For Capt. Shaw, the ethical course is clear: Turn over Jack Crusher. Not a lot had been learned about him in the brief time — literally only hours — that Picard knew him. Audiences, however, saw that Jack plays on the edge of ethics. In a flashback, Jack gives a case of weapons to some rough-looking characters, but in exchange for access to a sick planet that he has the medicine to cure. Jack, of course, sees that curing people is a more immediate ethical need than the distribution of guns.
For viewers who agree with Jack, the character could be described as good. For viewers who object to his giving of weapons to violent-looking men, then he might be argued as bad. Overall, little is known about the character in general, and Picard only trusts Jack because of his association with Dr. Crusher, who is in a stasis coma and can’t explain what the issue is.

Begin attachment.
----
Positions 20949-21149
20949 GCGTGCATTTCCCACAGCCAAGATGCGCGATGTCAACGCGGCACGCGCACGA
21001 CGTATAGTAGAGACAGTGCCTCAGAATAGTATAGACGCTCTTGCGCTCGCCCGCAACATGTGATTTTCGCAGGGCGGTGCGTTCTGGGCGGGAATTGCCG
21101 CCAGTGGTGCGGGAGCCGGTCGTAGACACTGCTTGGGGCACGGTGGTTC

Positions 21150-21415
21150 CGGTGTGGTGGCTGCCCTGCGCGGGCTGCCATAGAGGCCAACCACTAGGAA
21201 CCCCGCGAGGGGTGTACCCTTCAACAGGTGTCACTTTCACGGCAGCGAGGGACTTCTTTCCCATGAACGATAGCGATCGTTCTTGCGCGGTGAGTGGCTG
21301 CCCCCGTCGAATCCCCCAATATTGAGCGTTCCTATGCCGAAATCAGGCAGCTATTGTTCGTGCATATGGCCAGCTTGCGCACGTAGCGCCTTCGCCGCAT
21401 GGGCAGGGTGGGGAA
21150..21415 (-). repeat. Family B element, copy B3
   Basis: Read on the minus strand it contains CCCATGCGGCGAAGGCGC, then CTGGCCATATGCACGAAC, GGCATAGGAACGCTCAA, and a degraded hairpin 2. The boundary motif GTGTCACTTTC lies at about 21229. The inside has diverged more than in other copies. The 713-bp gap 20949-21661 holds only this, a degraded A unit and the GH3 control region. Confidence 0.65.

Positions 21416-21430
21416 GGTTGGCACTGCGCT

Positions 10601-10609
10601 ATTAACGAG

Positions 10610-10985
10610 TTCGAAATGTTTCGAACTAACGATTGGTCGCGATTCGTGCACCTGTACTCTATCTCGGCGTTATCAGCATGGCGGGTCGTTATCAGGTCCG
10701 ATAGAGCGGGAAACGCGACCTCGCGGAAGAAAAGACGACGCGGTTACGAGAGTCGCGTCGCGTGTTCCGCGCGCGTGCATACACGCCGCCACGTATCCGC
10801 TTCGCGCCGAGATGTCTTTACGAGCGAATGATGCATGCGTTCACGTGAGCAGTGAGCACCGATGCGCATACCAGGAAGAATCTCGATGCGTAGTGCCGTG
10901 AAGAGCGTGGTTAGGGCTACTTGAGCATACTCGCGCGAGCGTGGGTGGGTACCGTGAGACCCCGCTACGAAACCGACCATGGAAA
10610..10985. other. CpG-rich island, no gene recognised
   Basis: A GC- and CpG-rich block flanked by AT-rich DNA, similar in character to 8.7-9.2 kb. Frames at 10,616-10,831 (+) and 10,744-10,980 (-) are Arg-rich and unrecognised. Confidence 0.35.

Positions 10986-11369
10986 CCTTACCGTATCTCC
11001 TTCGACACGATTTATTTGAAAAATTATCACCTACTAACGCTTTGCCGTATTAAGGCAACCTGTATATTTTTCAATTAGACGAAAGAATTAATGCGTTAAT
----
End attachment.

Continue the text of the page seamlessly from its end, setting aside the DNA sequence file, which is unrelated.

As such, Capt. Shaw, as the one in charge of 500 lives, is 100% in the right for wanting to turn over Jack. Perhaps on a calmer “Star Trek” series, Capt. Shaw would have the time to investigate the man in his custody, but on “Picard,” a bloodthirsty supervillain gives him mere hours to provide an answer. For Shaw, the answer is clear.
Picard, of course, senses something fishy, and is reluctant to play into Vadic’s hands. Why would she be so willing to blow up an entire ship, murdering hundreds, just to apprehend one criminal? Is the bounty on Jack’s head worth that much? Or could it be that some other, more insidious power is at work, and Jack has value to villains other than a payday?